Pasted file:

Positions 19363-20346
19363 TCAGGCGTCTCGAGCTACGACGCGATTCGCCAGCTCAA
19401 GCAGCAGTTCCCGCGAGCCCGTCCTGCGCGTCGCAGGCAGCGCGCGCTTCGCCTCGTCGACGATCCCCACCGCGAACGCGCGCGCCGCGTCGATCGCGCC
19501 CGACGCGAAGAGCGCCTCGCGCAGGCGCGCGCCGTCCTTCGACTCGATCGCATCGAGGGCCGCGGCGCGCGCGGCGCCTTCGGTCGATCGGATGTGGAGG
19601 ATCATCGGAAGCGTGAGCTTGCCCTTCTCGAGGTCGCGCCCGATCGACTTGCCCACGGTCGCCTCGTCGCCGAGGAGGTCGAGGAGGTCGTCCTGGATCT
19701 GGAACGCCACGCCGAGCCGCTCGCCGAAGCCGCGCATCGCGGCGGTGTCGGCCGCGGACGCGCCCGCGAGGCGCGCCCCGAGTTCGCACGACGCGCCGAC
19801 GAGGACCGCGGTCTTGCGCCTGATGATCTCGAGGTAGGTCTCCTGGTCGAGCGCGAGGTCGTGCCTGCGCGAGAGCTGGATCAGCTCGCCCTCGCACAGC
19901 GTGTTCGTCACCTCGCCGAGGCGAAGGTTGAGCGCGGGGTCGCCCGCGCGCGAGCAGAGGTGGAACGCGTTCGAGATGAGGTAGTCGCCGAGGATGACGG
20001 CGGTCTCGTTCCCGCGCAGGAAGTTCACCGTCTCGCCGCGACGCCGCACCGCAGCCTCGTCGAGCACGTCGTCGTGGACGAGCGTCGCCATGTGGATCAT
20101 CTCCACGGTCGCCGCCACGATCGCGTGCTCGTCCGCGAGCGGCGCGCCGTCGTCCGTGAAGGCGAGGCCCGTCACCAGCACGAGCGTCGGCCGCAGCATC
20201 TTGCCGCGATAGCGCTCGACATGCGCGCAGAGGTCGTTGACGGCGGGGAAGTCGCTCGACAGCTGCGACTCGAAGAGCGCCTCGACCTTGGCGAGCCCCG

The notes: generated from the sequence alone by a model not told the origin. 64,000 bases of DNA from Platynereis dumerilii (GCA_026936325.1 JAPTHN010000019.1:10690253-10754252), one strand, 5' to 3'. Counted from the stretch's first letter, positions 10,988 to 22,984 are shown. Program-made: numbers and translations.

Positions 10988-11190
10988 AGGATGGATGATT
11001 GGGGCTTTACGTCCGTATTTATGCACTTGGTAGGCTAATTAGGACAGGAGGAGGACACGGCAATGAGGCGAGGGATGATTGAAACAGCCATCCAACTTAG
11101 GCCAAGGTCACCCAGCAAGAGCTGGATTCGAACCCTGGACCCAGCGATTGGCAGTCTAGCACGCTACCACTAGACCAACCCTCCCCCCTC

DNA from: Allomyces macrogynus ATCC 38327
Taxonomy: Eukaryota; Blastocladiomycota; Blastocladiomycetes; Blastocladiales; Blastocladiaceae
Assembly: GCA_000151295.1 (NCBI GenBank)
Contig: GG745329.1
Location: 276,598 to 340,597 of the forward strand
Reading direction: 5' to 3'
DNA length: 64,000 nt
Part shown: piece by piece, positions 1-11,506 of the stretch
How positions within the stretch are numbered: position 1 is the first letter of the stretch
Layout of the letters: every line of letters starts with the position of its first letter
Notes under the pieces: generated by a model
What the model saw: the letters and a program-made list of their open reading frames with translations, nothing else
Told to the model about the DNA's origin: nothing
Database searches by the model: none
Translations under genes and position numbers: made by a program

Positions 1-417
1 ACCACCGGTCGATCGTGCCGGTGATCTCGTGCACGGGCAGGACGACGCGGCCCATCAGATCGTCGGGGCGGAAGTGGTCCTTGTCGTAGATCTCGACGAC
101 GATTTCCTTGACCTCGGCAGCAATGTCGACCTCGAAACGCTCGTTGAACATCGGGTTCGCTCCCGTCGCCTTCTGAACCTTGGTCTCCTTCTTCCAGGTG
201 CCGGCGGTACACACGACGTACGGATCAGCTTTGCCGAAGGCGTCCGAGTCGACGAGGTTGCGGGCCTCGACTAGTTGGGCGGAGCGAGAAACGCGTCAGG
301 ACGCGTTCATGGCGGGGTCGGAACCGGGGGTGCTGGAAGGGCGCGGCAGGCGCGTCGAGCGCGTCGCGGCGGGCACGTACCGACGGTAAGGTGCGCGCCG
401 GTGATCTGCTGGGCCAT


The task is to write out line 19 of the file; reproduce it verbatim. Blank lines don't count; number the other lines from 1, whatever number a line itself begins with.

Assembly: GCA_000151295.1 (NCBI GenBank)